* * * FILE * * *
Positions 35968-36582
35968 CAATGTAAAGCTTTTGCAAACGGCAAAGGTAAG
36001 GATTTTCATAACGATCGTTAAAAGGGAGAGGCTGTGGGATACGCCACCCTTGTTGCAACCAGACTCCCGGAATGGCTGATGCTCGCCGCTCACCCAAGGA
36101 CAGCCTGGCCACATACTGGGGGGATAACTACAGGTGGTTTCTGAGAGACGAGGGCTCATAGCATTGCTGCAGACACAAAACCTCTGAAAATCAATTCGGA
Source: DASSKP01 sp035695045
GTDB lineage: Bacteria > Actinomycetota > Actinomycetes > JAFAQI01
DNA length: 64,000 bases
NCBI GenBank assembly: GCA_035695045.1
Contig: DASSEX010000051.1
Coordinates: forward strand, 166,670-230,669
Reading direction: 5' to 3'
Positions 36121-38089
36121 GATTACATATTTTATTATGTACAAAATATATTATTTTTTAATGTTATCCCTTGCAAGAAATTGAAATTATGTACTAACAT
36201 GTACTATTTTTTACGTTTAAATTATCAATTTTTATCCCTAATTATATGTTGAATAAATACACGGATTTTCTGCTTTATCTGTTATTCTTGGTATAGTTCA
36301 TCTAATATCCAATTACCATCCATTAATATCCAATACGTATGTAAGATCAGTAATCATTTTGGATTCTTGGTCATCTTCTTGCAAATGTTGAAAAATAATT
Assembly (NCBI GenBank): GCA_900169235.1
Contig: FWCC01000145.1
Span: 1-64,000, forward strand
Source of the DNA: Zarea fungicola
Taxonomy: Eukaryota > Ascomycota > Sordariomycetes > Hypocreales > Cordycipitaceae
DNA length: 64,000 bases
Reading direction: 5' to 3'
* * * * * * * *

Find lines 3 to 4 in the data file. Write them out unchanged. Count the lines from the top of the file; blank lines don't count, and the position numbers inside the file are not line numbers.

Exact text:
36001 GATTTTCATAACGATCGTTAAAAGGGAGAGGCTGTGGGATACGCCACCCTTGTTGCAACCAGACTCCCGGAATGGCTGATGCTCGCCGCTCACCCAAGGA
36101 CAGCCTGGCCACATACTGGGGGGATAACTACAGGTGGTTTCTGAGAGACGAGGGCTCATAGCATTGCTGCAGACACAAAACCTCTGAAAATCAATTCGGA